The Ducting module gives access to the basic Comflow® functions to calculate the flow and pressure field inside ducts of various geometry. The geometry can be defined using square, circular and triangular blockages. Components that are available in Comflow® are a.o. porous and perforated plates, perforated blocks, porous regions, tube bundles, axial and radial fans.
An example of a heat recovery steam generator (HRSG) is shown below. HRSG are quite large installations (often tens of meters high) in which the excess heat of some (large) gas flow is removed and used to generate steam. The hot gas enters in the picture at the bottom left and the cold gas leaves at the top (possible towards the stack). Water flowing through a set of tube bundles is heated up and converted to steam (this process is not modelled).
The gas flow rates inside an HRSG are often quite large while the total pressure drop over the apparatus is limited to a vety low value, often less than 10 mbars. Therefore, the dynamic pressure of the gas (1/2 r v2) is often in the same order as the pressure drop across the tube bundles. As a result, the distribution of the gas flow over the tubes can easily be quite non-uniform. This can lead to a reduction in the performance of the HRSG, but also to serious damage to the pipes due to local over-heating. Comflow® is a very good tool to assess the distribution of the flow over the pipe bundles and, if the distribution is nonuniform, to test possible solutions (baffles etc.) before they are installed.
In Comflow®, the geometry of the HRSG flow channel (duct) is generated either by 'drawing' rectangles, triangles and circles or by specifying there position and size numerically. The bundles are also inserted and the bundle geometry (tube arrangement, diameter and pitch) is entered. Comflow® treats the tube bundle as a porous but otherwise continuous zone and uses well-known empirical correlations (as given by for instance Idel'chik) to compute the resistance that a tube bundle exerts on the flow, based on the local flow conditions in the tube bundle.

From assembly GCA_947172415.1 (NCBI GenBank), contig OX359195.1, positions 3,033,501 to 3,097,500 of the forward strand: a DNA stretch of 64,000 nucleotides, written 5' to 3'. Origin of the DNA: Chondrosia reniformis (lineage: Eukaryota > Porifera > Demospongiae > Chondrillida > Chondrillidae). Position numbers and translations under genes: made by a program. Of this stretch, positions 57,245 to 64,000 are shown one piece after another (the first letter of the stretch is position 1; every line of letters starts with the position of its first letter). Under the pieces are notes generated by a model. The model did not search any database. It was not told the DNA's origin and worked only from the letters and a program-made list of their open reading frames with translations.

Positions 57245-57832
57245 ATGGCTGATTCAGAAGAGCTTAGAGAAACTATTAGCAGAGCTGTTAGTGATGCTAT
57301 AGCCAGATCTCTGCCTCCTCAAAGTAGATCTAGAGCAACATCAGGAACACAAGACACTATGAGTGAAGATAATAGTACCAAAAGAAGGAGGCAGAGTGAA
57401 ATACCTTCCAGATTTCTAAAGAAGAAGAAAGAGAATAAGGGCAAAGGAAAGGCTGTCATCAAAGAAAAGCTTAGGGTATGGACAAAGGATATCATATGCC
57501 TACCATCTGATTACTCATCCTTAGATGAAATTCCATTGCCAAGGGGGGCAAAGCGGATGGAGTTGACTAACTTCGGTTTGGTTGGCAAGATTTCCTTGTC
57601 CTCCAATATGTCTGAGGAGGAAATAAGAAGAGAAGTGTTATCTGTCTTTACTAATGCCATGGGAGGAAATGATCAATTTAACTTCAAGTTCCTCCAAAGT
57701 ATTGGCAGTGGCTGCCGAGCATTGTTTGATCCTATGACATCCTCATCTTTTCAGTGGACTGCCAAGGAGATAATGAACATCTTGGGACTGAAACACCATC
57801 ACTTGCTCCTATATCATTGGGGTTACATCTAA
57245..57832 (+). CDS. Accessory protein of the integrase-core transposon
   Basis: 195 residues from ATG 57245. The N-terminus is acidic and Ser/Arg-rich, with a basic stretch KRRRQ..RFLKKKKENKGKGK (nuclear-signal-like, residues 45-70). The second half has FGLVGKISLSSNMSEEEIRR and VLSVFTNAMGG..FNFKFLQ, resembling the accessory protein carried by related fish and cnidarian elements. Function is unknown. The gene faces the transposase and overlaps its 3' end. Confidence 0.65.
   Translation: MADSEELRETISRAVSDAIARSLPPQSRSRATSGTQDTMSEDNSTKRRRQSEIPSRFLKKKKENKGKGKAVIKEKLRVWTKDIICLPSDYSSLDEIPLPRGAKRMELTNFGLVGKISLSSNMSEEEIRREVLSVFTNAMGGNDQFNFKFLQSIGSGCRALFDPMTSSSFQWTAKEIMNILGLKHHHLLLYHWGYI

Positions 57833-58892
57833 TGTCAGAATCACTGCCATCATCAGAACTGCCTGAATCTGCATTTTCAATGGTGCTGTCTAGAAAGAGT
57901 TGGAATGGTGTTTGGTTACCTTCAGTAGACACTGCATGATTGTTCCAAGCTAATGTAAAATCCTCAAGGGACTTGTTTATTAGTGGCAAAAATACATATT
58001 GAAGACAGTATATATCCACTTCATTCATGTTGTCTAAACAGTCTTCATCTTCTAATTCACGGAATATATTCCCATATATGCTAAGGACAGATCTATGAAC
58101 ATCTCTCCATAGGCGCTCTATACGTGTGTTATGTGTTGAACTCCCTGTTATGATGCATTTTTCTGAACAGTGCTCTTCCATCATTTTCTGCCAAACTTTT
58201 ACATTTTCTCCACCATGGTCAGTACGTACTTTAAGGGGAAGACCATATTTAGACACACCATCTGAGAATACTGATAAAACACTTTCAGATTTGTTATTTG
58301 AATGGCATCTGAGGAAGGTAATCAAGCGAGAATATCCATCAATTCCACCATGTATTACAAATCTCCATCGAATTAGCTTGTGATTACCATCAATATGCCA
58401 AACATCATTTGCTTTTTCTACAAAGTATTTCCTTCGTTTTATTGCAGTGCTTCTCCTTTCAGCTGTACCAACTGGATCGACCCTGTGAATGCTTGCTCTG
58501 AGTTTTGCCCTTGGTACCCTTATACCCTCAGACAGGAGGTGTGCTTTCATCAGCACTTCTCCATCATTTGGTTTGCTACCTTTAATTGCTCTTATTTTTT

The gas flow at the inlet is specified and at the outlet the pressure is fixed. As medium, exhaust gas is selected; this automatically takes care of the physical constants used in the model (gas density, viscosity etc.). Then the (2-dimensional) HRSG model is divided into a number of computational cells, 50x50 in this case. The CFD model looks like this.
After the CFD computation has converged (which takes about 2 minutes on a 90 MHz Pentium PC) the results can be analyzed. A very useful way of analyzing the computed flow pattern is by a vector plot in which the direction and magnitude of the velocity in each computational cell is drawn.
An alternative is the streamline plot which draws the trajectories (paths) of very small, very light objects in the flow.
In addition to the flow pattern, the (static) pressure contours can be plotted.
The pressure contour plot shows a lense-shaped high pressure region just before the first tube array, caused by the momentum of the inlet flow. This pressure build-up will (and does) cause flow maldistribution over at least the first couple of tube rows.
The flow distribution could be improved by adding e.g. a perforated plate before the tube bundles, but that would (have to) introduce an additional pressure drop that we cannot afford. Another way to improve the flow (apart from altering the general design) is by introducing baffles in the flow. Comflow® can be used to estimate the effect of such baffles and to optimize the number and position of the baffles.
A simple baffle arrangement and its influence on the flow field is shown below.
Of course, this is only an example case and the baffle arrangement could and should be optimized. Also, the calculation should be checked and, if at all possible validated with experimental data.
© 2008 Inudent
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